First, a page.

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					The Lawyer's Duty to an Unrepresented Opposing Party: A Caveat
Limor Zer-Gutman

According to Israeli case law, a lawyer who represents a client against an
unrepresented opposing party can find himself or herself in two situations. The first is
the establishment of an attorney-client relationship with the opposing party, and this
even without special consent from the parties. The second is a broad duty of care to
the unrepresented opposing party, based on the negligence doctrine of torts law.
Israeli case law combines the two in such a way that even where the opposing party is
not seen as a client she may still be protected due to the broad duty of care that the
opposing lawyer owes her. An example of this is the Israeli Supreme Court decision
in the matter of Attorney Arad, which the article discusses at length.
       On the first level, the article presents the conditions for the establishment of
attorney-client relationships and the way these conditions are applied in the case of
the lawyer and the unrepresented opposing party. The article shows that the tendency
of Israeli case law is to see the unrepresented opposing party as a client. Hence the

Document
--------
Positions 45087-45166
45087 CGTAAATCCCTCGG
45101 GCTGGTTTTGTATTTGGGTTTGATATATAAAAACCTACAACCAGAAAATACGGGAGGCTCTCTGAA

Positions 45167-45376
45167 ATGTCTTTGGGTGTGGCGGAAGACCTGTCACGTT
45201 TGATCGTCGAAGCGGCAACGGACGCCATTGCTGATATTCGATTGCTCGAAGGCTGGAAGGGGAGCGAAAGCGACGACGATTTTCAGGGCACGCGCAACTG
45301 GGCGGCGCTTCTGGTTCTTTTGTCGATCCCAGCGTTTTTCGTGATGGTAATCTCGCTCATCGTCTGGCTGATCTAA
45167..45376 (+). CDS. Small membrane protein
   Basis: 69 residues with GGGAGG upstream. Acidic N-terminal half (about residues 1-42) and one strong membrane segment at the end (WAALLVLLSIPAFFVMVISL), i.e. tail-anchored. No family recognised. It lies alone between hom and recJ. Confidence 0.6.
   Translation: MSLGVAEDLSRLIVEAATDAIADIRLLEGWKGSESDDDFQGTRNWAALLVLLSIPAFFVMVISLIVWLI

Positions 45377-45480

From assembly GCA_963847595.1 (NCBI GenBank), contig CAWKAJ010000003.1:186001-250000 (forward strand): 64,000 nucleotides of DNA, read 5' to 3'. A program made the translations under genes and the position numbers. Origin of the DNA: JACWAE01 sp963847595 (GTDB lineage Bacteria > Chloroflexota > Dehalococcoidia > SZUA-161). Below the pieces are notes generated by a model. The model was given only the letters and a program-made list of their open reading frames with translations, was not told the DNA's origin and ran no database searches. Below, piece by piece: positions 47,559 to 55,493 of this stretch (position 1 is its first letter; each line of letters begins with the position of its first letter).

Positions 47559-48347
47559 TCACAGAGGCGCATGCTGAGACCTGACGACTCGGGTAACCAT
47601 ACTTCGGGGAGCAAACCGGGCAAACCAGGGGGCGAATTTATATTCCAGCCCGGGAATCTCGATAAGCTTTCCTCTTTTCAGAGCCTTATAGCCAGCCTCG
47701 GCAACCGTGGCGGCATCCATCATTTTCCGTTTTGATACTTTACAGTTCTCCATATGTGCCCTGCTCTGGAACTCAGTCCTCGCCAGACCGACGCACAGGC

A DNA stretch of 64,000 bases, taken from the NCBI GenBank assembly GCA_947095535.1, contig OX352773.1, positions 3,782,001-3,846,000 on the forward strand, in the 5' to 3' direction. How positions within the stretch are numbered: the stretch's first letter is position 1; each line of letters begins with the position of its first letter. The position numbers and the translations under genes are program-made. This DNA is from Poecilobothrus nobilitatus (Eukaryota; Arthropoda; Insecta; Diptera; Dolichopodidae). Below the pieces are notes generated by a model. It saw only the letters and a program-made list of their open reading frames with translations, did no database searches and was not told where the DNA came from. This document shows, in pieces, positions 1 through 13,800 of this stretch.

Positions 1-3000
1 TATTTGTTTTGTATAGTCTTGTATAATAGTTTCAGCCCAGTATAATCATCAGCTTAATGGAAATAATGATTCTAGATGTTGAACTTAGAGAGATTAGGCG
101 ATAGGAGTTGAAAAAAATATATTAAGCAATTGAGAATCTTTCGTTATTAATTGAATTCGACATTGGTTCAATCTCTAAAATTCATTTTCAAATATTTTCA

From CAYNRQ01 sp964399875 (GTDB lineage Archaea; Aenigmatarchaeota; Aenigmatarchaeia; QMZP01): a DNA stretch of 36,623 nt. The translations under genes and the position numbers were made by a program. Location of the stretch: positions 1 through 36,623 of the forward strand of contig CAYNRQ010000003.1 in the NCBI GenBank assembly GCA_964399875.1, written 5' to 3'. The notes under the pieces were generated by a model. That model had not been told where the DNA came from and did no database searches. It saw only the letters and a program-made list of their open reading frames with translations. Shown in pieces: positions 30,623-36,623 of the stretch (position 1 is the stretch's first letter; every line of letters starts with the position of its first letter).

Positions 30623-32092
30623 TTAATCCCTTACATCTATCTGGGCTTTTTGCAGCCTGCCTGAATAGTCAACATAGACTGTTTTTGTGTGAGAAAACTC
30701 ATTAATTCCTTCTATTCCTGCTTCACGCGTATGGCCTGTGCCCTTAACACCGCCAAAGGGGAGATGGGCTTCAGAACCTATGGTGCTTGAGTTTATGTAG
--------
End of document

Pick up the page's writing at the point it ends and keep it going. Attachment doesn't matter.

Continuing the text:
lawyer may be representing the two opposing parties when neither party expressly
consented to such dual representation.
       On the second level, the article presents the various tests for establishing a
duty of care to a third party in the United States, England, and Israel. It further
critically analyzes how these tests are applied in Israeli case law and offers
suggestions for improvement. A separate section points out five important policy
considerations that are missing from Israeli case law. The author believes that the
adoption of these policy considerations might lead to a more reasonable and much
narrower duty of care.
   The main argument is that the absence of these five policy considerations and the
broad application of the duty of care have shaped an improper legal policy, which
excessively expands the lawyer's duty of care to the unrepresented opposing party.
The disadvantages caused by this legal policy are quite serious, e.g., harm to the free-
market mechanism since it does not encourage people to hire their own lawyer, and
harm caused to attorney-client relations in general.

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